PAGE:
When you have the money, if you are going to get more involved in sailplanes, or want to fully utilize the capabilities of that one, consider a radio upgrade. If you think of it, you will probably need two reversers, so that is about $40 toward a new radio and you won't need any reversers. Add $110 and you are into a much more capable radio that can handle that plane.

Here are some suggestions.

Moderate $$ upgrade - Futaba 7C - about $150 just for the radio
a big upgrade in features from what you have now
http://www.futaba-rc.com/radios/futj69.html
http://www.servocity.com/html/7ca_transmitter.html

More $$, more capable upgrade Futaba 9C - About $290 just for the radio
I just purchased this one - I got the H version which is better for sailplane focused guys.
http://www.futaba-rc.com/radios/futj85.html
http://www.servocity.com/html/9ca_systems.html

There are more capable and more expensive radios to consider for the future, but these would be significant upgrades from what you have now. They can handle a full house plane, but the 9C can a lot more.

They will work with your current receivers and will be compatible with your current radio. You could buddy them together to help a friend learn to fly.

If you got a 7C you would have 16 model memories between the two. The 9C is unlimited in model memories.

Go set up your plane. Do a lot of testing before you go for a full launch to make sure everything is right. Again, if you have someone available for help, ask for that help.

Go fly your plane! Let us know how it goes.
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Old Jul 08, 2004, 11:57 AM
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United States, AL, Madison
Joined May 2002
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Bob,

Go for it. You're right. If you can only have one mix. Flap -> Elevator is what you want. The others you can live without, but your plane could fly much more efficient with a higher end TX. For example without aileron -> rudder mix, the fuse will often be pointed out away from the turn (adverse yaw).

Flutterbug's advice is solid. A higher end TX allows the plane a wider range of efficiencies and reduces the pilot workload. It can be done, but it's a lot of work.

There used to be a guy in my club who flew full-house planes with a fairly low end radio. I know he had no flap-> elevator mix. He did it by hand. Pull flaps and push down big time on the elevator. Believe it or not, he was one of the best spot landers in the club. I saw him do a loop starting at below 50' of altidude about 2 seconds before landing the plane right on the landing spot. All with his "lower end" radio.

IMHO, use a winch for your first launches. If something goes wrong, you can stop pedalling. Not so with a hi-start. If you're not used to a winch, get a friend to pedal the plane up the line.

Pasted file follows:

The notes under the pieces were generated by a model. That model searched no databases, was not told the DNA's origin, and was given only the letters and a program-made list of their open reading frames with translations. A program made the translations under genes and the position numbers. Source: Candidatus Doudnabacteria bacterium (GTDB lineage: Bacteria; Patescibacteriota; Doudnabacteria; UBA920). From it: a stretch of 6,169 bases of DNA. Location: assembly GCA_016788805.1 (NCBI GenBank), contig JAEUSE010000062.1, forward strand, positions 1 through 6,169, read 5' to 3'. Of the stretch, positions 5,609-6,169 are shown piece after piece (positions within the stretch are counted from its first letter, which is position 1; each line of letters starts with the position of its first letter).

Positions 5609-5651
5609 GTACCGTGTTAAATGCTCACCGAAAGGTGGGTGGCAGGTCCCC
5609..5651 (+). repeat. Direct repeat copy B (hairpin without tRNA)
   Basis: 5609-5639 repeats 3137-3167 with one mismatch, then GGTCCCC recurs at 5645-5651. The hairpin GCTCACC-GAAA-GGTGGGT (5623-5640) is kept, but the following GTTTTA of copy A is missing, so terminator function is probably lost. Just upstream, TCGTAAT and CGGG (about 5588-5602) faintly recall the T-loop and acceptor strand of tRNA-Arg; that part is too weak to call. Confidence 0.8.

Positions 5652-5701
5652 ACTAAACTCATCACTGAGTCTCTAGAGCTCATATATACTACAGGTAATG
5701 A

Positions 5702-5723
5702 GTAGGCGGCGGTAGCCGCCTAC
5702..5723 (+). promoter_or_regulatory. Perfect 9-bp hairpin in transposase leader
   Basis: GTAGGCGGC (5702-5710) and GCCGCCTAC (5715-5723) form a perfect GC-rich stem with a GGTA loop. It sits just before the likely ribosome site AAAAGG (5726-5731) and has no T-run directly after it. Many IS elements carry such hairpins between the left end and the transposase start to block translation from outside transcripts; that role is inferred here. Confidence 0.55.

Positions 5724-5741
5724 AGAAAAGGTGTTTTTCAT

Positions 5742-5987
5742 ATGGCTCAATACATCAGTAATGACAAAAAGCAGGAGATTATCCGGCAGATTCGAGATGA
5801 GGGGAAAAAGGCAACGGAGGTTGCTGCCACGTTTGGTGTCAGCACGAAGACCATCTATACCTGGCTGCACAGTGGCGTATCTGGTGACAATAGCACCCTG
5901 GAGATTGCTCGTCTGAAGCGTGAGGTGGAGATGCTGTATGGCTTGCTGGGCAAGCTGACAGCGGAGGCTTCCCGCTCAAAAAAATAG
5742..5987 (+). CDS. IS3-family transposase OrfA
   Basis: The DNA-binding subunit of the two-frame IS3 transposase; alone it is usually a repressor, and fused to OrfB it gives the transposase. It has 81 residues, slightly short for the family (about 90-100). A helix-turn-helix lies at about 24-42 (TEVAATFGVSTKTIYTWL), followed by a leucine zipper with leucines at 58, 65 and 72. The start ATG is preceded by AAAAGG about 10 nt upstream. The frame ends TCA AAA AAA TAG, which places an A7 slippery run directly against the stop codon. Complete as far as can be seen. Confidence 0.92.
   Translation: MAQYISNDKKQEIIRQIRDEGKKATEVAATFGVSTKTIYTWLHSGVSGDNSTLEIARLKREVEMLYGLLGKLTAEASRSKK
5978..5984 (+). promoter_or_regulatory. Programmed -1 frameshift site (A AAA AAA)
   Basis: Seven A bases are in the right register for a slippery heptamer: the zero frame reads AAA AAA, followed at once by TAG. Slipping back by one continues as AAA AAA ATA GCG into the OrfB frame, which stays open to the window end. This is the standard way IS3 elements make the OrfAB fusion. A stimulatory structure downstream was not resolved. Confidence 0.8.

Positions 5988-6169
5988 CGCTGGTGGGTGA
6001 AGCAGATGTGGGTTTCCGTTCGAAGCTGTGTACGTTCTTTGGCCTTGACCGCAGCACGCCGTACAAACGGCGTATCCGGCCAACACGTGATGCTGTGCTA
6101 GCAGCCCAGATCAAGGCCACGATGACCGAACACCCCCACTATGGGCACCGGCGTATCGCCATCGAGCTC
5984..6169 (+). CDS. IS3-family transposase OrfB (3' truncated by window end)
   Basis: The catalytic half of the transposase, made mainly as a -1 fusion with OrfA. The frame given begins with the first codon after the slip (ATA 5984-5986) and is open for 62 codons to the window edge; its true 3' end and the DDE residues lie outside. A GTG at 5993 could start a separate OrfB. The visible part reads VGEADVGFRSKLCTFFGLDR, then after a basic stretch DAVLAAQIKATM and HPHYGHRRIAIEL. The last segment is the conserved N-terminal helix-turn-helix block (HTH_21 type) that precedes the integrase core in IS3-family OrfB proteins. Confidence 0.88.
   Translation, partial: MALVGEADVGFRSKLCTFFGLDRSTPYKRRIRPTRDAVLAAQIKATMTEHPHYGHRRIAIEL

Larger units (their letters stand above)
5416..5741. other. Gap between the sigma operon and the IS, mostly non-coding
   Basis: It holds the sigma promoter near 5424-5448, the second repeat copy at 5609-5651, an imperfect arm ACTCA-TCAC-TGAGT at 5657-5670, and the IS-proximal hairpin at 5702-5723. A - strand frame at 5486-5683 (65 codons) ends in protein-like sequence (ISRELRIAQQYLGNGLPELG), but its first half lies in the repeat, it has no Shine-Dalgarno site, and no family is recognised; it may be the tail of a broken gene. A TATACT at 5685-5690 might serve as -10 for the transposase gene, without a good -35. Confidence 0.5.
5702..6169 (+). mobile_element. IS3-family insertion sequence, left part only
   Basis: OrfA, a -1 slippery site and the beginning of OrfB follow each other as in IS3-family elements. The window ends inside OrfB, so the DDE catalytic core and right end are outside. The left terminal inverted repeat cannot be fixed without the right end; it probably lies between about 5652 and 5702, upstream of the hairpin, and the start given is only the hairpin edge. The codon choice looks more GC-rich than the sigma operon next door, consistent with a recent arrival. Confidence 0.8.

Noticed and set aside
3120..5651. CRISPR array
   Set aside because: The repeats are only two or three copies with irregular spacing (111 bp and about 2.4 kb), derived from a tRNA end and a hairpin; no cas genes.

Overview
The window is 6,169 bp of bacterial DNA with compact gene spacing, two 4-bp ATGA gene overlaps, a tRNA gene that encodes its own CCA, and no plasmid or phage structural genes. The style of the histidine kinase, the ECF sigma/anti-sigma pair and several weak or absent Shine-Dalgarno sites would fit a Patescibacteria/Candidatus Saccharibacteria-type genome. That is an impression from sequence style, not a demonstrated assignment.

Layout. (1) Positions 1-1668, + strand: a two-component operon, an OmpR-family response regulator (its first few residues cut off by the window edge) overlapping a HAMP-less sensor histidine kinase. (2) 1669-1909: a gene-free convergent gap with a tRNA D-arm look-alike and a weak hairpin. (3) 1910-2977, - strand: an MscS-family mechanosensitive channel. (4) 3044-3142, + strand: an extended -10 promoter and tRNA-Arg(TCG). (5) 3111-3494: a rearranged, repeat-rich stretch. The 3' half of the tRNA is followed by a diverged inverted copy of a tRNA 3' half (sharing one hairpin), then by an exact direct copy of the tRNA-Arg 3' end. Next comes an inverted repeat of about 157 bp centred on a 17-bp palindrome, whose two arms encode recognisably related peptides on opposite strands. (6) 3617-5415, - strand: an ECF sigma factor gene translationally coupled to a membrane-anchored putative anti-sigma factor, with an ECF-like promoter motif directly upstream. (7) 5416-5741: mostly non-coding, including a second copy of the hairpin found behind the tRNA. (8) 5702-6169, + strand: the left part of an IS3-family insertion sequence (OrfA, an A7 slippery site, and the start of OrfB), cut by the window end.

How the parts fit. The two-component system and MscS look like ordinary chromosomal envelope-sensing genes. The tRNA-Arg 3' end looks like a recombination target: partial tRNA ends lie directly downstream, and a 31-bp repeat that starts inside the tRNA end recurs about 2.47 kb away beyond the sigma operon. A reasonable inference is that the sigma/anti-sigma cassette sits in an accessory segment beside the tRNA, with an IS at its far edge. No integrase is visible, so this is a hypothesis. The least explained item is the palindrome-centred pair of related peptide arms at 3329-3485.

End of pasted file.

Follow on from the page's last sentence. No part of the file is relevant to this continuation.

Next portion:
With your existing radio, you will use rudder for launch, landing, and thermal turns. You will likely want mechanical aileron differential, if not supplied by your TX.

Jon
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Old Jul 08, 2004, 12:00 PM
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Deland, FL
Joined Jun 2002
714 Posts
I even went as far as to look up the 6exa manual on-line. It definitely doesn't have the functions that make a full house glider work well. You can still use it with some limits while you save up for a better transmitter.

You would have to set up the ailerons as flaperons or use a y-harness. You might as well use a y-harness because it appears that you can't program aileron differential into the radio. You will need to set it up thru the servo linkages if using a y-harness.

Then you can either use the servo reversing gadget, or reverse the servo rotation by doing a little creative soldering. You would have to open the servo to do that, but then you wouldn't need the gadget.

You put the flaps on you throttle channel and use the p-mix to mix throttle channel to elevator to balance whatever pitching comes with the flap deployment.

This will allow you to use a little flap on launch, and a lot on landing. Otherwise, your camber will be fixed. You can still soar, just not with the advantages your plane can give.

While you are doing that save up for a 9C radio, or an 8U-super if you really can't afford the 9C. There are places that sell only the Tx, BTW. I use the 9C for multiple sailplanes and there is nothing more that I wish for. There are guys who swear that JR is much better for sailplane flying, but I don't know what could be better. I'm not knocking them, I just recognize that you are already set up for Futaba, and the new TX would be a significant upgrade.

I looked at the new Futaba 7C Tx, and it's not a good sailplane radio either, btw. Go for 8U or 9c.
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Old Jul 08, 2004, 12:05 PM
dare to be dull
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Deland, FL
Joined Jun 2002
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oh, yeah - don't mix ailerons & rudder either, especially with only one mix available. It's just bad for soaring anyway. With a plane like a Laser, if you are thermalling correctly, you will be holding rudder into the turn and aileron against the turn. Kind of defeat the purpose for a ail-rud mix, doesn't it? Flat wing sailplanes have a habit of banking into the turn, because the outboard wing is moving so much faster it makes more lift. You need to counter that with aileron while keeping the turn tight with rudder. Be gentle on both though.